Samsung Reveals Extent of Note7 Battery Fire Investigation

Samsung held a press conference on Monday in which it revealed the results of its internal investigation into why some of its Galaxy Note7 handsets set on fire. Last week, leaked reports confirmed the battery was to blame, but Samsung took pains today to explain the thoroughness of its investigation, which involved over 700 engineers and data gathered from testing 200,000 phones and 30,000 Note7 batteries.

In addition to enlisting the help of two independent testing labs, the Korean company built a large-scale test facility to automate different charging and discharging scenarios, which was able to replicate the failures of consumer handsets. Absolutely everything was examined, said Samsung, from hardware and software design, to manufacturing and logistics.

galaxy_note7-samsung_test_facility

Samsung's Note7 test facility.

Samsung said that two separate flaws were to blame for some batteries setting on fire in both original and replacement phones. The original Note7 battery had a design flaw in the top-right corner that was liable to short-circuit, while the batteries in replacement units were prone to combustion because of a welding defect. Some handsets were also missing insulation tape. For those interested, the company also released an infographic explaining the findings in more detail.

Going forward, Samsung said it was introducing an 8-point Battery Safety Check that includes additional inspection and testing. The firm also said it was improving training for all battery handlers across its assembly and shipping chains. In addition, it explained that more space would be allowed around the batteries in its handsets to protect them from impact-related failures, and said it would take steps to improve its battery diagnostic and controller software.

“I [hope] this serves as an opportunity to improve safety of lithium-ion not only for Samsung but for the entire industry,” Samsung mobile head DJ Koh told Recode, adding that Samsung takes responsibility for all components of the phone, including batteries made by other Samsung subsidiaries and those bought from outside companies.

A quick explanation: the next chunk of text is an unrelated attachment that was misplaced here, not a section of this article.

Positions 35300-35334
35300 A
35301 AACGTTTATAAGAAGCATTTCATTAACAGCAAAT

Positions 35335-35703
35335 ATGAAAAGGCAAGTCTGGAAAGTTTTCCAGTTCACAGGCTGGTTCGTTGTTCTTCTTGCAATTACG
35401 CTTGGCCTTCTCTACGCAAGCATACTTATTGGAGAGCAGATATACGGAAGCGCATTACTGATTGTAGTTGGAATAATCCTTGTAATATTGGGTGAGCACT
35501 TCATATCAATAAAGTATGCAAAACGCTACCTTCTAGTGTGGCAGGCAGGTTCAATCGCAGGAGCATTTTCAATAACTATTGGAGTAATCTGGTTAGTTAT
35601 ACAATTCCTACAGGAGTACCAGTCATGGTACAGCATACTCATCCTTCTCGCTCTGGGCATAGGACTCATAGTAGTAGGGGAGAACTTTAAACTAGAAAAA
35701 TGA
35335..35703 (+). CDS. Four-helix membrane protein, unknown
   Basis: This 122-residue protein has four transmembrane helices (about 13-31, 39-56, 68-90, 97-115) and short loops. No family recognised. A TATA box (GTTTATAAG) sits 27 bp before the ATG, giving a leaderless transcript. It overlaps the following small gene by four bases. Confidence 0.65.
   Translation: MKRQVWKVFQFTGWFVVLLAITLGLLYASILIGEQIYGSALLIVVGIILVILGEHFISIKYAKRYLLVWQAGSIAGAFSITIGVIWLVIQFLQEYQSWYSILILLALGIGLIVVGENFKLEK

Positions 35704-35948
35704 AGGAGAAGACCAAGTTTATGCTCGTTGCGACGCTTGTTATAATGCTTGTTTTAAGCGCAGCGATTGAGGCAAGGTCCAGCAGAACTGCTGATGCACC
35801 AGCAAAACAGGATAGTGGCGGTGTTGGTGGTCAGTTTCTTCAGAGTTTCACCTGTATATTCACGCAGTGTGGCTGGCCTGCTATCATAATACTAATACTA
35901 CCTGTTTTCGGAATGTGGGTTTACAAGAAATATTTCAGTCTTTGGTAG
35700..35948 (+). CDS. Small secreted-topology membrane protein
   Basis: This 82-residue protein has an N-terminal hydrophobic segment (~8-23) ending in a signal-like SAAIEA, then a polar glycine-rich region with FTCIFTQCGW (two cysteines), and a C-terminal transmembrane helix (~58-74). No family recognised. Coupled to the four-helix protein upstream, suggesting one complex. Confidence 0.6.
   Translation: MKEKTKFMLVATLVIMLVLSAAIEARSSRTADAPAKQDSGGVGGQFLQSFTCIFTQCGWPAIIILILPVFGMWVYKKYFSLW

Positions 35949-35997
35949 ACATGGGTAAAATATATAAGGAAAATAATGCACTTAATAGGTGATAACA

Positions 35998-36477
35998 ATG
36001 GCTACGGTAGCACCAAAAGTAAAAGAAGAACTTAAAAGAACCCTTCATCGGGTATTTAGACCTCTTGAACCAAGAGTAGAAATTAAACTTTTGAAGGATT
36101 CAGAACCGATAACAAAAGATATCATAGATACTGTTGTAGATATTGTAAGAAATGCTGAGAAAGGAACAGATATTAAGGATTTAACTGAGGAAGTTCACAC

Samsung confirmed that the changes would arrive in the forthcoming Galaxy S8, but told reporters not to expect its mid-cycle phone to make its usual appearance at the Mobile World Congress, held annually in February. No timeframe was given for the launch of the S8, suggesting Samsung is being careful not to put itself under undue pressure for its comeback after last year's Note7 debacle, which was said to be a result of the company trying to beat Apple's iPhone 7 to market.

Top Rated Comments

(View all)
Avatar
49 months ago
Holy moly... that's a lot of phones on test! Have to admire Samsung for being so open and so thorough about this.
Score: 33 Votes (Like | Disagree)
Avatar
49 months ago
It's good they are being pretty open about it. Not so good it happened in the first place. I wonder how many other manufacturers could have these problems?
Score: 29 Votes (Like | Disagree)
Avatar
49 months ago

I wonder if Apple would have been so open and transparent?

Doubtful - just looking at their secretive behavior.

I'm not a Galaxy fan, never owned one, but kudos to Samsung to doing the right thing, and pulling out all the stops. I think this a nice step in the right direction to rebuilding their reputation.
Score: 25 Votes (Like | Disagree)
Avatar
49 months ago
"The original Note7 battery had a design flaw in the top-right corner that was liable to short-circuit, while the batteries in replacement units were prone to combustion because of a welding defect. Some handsets were also missing insulation tape."